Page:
Yeshiva University’s Ferkauf Graduate School of Psychology has announced that its Advanced Certificate in Pastoral Counseling program for rabbis in-training, done in partnership with the Rabbi Isaac Elchanan Theological Seminary (RIETS), has been officially registered with the New York State Education Department (NYSED).
The certificate program, one of the first of its kind to serve the Orthodox community, grew out of a joint initiative established more than six years ago by Ferkauf and RIETS.
It consists of six graduate-level foundational courses (18 credits) in mental health counseling, psychopathology, crisis intervention, loss and bereavement, and couples and families counseling, all designed for rabbinical students planning a career in the shul rabbinate or Jewish education. The credits earned through the certificate are part of the rabbinical degree and can be applied to an appropriate master’s or doctoral program.
“Our advanced certificate program strengthens the mental health counseling skills of both pulpit rabbis and communal educators by equipping them with the practical knowledge that can help them support people across a wide range of mental health issues, from crisis intervention and trauma to bereavement and family therapy,” said Dr. Leslie Halpern, dean of Ferkauf.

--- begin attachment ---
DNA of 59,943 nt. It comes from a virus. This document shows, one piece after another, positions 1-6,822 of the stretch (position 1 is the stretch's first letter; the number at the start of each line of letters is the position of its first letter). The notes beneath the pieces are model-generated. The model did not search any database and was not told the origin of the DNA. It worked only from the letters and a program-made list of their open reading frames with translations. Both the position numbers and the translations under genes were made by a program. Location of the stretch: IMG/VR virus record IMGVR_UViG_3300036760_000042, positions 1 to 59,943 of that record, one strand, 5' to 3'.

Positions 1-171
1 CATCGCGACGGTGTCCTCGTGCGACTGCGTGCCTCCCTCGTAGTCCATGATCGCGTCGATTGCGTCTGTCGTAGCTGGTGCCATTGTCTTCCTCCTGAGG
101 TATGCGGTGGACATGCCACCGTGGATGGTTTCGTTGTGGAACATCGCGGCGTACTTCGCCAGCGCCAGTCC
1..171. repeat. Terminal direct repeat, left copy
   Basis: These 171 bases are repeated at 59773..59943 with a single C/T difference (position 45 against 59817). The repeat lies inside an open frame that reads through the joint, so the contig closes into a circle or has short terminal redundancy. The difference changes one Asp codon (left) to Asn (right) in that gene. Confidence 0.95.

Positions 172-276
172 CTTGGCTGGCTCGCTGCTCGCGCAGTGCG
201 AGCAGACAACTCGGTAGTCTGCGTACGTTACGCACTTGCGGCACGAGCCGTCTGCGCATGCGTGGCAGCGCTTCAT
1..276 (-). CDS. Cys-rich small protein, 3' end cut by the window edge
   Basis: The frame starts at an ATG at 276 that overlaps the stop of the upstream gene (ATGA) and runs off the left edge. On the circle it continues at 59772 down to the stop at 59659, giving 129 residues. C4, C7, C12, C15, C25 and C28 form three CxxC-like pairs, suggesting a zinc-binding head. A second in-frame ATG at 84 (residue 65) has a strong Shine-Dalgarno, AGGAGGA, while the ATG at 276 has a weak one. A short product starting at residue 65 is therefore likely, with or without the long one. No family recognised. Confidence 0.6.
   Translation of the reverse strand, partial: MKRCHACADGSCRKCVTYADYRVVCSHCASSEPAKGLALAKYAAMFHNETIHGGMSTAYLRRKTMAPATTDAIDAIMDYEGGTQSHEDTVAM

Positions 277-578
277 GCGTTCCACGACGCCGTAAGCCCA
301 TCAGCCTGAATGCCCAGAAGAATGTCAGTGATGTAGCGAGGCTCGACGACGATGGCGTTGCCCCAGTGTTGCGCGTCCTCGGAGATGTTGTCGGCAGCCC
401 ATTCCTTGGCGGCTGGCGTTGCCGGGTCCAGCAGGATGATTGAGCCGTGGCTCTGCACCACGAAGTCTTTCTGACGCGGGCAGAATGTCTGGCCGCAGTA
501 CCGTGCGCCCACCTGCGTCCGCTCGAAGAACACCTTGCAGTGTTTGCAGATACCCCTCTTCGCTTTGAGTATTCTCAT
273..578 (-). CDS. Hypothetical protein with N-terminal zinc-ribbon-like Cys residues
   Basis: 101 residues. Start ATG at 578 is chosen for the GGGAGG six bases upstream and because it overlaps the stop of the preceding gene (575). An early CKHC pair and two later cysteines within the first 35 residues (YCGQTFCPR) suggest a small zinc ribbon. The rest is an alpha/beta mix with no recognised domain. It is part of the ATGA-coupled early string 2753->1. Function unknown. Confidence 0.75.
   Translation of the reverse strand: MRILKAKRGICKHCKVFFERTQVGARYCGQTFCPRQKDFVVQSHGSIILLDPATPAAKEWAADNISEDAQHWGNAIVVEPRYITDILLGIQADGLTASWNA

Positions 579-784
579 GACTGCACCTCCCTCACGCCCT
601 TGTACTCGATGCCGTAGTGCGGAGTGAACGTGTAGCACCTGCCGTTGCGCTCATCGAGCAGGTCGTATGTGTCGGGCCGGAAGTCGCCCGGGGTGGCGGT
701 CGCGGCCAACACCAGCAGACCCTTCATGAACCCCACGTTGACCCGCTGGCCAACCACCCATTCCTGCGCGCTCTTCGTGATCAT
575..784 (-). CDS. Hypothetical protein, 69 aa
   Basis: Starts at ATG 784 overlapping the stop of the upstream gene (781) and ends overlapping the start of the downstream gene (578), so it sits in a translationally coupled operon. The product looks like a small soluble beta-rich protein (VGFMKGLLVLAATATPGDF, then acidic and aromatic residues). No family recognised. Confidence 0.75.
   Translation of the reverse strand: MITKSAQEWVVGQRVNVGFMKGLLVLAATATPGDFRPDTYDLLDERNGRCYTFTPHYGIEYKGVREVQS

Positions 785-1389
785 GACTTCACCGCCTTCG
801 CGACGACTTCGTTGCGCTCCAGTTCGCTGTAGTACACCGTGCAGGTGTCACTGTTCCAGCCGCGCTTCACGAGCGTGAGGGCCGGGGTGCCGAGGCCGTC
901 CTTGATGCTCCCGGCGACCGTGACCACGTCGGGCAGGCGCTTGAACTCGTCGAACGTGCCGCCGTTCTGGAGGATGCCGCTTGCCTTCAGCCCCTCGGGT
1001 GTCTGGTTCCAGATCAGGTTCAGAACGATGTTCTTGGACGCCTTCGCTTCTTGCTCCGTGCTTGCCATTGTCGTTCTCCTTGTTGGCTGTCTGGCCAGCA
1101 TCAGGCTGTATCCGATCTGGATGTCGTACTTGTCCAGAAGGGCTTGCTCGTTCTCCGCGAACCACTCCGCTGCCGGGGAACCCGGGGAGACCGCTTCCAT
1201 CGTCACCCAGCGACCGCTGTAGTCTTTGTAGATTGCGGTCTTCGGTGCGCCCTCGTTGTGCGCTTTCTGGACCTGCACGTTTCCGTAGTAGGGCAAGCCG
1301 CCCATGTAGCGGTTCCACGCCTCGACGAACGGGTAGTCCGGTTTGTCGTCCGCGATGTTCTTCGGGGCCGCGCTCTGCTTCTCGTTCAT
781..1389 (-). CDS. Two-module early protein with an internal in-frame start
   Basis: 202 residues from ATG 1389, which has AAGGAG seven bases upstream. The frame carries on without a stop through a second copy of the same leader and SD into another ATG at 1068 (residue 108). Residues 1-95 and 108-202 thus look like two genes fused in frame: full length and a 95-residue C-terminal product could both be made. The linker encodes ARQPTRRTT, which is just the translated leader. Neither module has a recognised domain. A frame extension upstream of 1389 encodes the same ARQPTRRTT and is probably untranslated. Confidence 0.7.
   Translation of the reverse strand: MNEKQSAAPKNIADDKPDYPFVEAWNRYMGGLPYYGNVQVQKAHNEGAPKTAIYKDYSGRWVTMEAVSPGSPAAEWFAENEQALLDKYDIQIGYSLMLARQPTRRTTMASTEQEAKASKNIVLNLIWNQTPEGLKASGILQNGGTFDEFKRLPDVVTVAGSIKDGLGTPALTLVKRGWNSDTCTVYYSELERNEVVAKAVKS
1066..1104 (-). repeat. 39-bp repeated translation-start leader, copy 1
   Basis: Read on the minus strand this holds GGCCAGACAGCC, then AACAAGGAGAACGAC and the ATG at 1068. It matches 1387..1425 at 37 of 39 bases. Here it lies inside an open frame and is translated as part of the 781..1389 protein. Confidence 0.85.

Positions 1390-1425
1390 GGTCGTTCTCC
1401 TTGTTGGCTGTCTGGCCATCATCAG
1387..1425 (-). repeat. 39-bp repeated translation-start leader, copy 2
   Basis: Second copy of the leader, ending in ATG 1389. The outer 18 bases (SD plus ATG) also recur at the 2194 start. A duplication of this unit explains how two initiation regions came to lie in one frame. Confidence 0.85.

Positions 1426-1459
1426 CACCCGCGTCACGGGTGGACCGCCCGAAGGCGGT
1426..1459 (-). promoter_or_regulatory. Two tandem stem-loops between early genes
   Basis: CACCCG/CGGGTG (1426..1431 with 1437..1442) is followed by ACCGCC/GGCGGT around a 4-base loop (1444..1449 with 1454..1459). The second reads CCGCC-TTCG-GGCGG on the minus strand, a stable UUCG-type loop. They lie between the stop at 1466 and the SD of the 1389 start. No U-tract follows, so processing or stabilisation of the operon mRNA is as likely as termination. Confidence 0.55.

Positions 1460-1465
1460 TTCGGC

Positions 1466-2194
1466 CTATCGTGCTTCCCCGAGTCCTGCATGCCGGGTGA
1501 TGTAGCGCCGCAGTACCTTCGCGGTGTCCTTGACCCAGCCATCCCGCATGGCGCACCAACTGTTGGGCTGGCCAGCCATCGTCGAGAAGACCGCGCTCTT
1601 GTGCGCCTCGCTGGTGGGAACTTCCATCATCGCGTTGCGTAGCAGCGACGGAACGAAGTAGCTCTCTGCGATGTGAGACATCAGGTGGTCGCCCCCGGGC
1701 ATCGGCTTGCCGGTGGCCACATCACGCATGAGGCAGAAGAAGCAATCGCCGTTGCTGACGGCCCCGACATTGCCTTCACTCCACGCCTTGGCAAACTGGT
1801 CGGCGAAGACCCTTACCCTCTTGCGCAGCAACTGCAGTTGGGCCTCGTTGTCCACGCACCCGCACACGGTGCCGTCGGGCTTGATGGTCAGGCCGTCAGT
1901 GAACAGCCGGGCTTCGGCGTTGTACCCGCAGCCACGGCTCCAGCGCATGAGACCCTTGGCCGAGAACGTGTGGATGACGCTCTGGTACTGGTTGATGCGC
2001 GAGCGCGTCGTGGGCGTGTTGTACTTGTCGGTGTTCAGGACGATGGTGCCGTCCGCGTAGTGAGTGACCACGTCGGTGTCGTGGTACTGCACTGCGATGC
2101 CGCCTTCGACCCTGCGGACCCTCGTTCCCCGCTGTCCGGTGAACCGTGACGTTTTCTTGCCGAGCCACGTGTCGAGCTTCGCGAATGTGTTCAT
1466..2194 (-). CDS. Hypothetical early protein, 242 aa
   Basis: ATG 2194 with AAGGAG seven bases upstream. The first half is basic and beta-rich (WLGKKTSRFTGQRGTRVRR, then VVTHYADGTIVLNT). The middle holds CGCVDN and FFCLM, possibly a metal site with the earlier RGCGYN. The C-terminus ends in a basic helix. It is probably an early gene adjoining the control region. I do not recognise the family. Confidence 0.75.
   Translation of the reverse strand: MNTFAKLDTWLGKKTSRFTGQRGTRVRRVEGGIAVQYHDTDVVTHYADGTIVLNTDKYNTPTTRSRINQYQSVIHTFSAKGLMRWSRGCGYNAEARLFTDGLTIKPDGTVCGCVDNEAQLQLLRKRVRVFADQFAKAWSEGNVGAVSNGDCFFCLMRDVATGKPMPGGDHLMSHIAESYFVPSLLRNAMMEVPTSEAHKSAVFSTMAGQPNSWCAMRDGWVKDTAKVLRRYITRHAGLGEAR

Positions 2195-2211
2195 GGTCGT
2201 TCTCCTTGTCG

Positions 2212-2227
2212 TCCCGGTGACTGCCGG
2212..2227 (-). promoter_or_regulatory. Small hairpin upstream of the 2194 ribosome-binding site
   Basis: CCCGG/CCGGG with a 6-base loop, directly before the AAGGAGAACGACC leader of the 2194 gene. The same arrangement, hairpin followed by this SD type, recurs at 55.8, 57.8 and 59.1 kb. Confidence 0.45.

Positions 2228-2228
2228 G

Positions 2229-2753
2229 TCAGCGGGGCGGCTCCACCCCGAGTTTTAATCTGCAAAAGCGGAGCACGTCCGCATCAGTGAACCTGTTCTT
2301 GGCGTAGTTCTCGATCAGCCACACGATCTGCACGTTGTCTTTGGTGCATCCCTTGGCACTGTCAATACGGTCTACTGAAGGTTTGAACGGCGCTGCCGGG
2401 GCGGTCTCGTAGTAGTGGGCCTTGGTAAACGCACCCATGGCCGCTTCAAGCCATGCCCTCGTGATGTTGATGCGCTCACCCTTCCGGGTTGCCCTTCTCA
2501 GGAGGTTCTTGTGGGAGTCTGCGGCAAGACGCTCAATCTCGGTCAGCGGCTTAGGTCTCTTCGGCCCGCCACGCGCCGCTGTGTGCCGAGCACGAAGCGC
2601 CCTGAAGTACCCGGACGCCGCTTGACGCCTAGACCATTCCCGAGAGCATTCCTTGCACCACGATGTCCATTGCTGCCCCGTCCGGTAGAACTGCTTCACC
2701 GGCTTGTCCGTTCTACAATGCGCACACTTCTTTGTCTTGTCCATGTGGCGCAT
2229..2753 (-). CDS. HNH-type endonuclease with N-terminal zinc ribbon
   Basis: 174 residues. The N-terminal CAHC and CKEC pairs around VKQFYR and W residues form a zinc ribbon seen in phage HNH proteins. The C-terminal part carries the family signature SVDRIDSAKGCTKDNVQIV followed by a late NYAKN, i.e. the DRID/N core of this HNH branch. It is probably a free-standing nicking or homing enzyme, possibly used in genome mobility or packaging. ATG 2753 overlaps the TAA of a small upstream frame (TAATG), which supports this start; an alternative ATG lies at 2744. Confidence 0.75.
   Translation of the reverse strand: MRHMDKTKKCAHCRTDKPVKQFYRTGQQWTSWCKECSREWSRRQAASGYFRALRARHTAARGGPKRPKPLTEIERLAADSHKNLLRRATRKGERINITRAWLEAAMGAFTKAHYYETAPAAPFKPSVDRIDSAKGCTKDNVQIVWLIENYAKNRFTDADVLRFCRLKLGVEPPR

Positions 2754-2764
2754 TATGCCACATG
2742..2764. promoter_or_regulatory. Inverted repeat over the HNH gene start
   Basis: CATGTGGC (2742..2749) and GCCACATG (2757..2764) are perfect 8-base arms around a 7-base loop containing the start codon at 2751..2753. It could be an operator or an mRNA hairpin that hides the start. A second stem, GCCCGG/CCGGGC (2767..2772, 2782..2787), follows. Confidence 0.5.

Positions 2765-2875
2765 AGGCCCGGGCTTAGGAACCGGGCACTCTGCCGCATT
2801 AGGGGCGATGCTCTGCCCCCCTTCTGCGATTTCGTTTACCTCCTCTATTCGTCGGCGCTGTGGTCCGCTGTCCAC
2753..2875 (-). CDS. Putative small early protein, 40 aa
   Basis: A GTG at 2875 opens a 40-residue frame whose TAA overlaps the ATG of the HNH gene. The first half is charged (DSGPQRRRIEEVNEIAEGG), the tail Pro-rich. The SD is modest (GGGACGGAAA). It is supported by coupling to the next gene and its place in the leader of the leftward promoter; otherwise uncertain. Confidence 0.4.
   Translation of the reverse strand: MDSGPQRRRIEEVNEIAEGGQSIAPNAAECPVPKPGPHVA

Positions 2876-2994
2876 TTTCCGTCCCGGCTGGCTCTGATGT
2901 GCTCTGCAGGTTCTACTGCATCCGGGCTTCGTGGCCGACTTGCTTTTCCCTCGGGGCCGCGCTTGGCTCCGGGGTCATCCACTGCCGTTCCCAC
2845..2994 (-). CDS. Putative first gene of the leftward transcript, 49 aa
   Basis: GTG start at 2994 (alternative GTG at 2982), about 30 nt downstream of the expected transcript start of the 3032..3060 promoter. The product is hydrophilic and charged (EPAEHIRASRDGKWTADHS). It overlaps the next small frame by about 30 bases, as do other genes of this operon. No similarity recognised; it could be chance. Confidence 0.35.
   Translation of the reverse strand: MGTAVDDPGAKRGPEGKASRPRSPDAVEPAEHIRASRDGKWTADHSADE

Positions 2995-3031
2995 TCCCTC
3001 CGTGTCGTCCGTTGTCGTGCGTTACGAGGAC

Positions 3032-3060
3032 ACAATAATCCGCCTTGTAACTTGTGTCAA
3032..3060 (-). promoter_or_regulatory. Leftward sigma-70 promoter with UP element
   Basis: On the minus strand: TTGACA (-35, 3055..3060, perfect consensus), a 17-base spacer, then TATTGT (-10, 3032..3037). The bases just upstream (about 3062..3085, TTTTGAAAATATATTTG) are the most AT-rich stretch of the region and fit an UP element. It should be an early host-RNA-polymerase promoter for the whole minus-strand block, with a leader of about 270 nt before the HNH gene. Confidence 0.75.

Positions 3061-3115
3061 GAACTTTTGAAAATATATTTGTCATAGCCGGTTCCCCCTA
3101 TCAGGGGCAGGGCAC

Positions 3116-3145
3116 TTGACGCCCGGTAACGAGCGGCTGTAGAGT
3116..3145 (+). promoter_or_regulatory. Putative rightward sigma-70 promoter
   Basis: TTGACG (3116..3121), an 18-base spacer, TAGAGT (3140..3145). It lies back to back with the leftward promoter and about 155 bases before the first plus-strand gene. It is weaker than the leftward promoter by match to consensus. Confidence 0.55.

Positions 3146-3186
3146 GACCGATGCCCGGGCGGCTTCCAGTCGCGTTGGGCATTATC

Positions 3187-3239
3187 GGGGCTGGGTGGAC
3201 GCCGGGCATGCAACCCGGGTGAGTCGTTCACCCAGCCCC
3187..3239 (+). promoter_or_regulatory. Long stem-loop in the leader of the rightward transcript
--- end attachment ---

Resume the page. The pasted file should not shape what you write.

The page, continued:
According to Rabbi Neal Turk, the program’s founder and director, the NYSED registration takes the pioneering curriculum to another level by “recognizing that our program meets the quality standards and rigorous requirements of graduate-level training in New York State, honing the students’ ability to address the mental health challenges faced by the people in their care and guide them to the best resources available.”
“We are delighted that this program is receiving the recognition it deserves. It is producing rabbinic professionals at a level never seen before and the community will certainly benefit for many years to come,” noted Rabbi Marc Penner, dean of RIETS.
Although enrollment is currently limited to existing RIETS students, plans are in the works to open the program to students and graduates from other schools.